Theme/Style – Post-Surrealism, figurative art
Media – Oils, murals, drawings
Artistic Focus – One of Southern California’s most influential pioneers of Modern Art and a pivotal figure in the development of American abstract painting in the mid-20th Century, Lorser Feitelson’s works grafted neoclassicism onto the metaphysical element seen in paintings of de Chirico. He often worked in a pale, cool palette, creating a calm, contemplative effect that sought a reasoned response in those viewing his works.
Career Highlights –
- Lorser Feitelson became intrigued by the burgeoning Modern Art movement during a 1913 visit to the New York Armory Show.
- In the 1920s, Feitelson chose to settle in Southern California rather than join the San Francisco Bay Area’s cozy, established art circle, maintaining that serious artists could do their best work in the south “because…[they] didn’t look in the art columns to see what is fashionable…”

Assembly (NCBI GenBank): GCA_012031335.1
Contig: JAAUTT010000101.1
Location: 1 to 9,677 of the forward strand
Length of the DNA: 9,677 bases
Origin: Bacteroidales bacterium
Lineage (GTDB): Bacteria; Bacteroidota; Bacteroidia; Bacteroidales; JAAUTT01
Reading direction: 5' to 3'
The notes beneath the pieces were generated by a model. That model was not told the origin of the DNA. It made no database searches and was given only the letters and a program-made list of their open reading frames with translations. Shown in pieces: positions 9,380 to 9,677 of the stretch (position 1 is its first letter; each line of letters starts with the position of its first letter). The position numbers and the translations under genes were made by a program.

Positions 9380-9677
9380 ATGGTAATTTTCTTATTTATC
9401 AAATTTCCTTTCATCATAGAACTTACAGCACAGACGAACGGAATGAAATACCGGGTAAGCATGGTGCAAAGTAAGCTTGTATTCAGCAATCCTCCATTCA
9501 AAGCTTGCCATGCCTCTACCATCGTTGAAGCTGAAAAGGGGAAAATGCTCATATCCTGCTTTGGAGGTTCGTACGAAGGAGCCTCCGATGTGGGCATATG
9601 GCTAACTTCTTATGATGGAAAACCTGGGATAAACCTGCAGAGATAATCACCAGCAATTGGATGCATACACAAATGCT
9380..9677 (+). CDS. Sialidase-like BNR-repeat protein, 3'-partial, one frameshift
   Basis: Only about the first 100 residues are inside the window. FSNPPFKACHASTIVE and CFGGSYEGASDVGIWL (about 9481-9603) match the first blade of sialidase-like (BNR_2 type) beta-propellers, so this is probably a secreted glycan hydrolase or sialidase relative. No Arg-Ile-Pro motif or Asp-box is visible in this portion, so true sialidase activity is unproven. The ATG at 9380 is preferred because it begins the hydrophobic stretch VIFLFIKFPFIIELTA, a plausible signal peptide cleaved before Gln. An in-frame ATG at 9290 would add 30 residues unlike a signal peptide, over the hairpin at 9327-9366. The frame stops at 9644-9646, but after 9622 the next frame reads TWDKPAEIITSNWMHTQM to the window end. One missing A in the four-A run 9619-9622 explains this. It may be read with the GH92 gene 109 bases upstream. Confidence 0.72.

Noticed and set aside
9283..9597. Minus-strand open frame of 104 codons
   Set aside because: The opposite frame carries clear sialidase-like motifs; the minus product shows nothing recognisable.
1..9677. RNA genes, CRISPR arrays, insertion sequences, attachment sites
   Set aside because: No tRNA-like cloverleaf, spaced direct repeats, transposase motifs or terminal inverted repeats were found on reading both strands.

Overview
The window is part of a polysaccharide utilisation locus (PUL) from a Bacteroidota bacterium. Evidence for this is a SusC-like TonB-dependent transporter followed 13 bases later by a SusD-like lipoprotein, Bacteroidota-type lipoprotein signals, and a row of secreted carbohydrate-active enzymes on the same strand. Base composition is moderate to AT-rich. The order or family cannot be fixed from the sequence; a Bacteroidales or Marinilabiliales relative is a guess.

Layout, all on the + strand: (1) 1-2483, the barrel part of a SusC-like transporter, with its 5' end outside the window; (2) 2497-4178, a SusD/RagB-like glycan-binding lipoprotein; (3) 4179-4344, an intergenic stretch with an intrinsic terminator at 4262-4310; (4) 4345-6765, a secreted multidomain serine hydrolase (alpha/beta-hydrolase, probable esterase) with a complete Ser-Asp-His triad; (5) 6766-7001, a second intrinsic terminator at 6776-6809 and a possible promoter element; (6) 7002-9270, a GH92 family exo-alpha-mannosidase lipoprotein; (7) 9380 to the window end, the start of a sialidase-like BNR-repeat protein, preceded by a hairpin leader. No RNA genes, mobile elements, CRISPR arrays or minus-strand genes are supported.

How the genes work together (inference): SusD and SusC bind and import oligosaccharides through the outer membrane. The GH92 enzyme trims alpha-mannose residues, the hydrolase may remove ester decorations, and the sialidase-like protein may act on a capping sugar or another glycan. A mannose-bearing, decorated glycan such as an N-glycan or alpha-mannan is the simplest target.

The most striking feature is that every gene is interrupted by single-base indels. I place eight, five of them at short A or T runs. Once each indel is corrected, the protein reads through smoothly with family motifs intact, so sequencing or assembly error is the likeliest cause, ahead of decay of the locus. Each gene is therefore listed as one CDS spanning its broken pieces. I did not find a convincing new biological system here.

- Along with his wife, fellow artist Helen Lundeberg, Feitelson developed the Post-Surrealist movement in a search for a style of Modern Art that was uniquely American, and also as a way to “return to the more philosophical concerns of the eighteenth and nineteenth centuries, while at the same time reflecting modern developments in science and technology.”
- By 1950, Feitelson had become a proponent of hard-edge abstraction, although he was considered to have “the softest edges among the hard-edged painters,” thanks to his sensuous color choices and a lyrical, rather than shocking, tension to his compositions.
Bibliographic references are available upon request.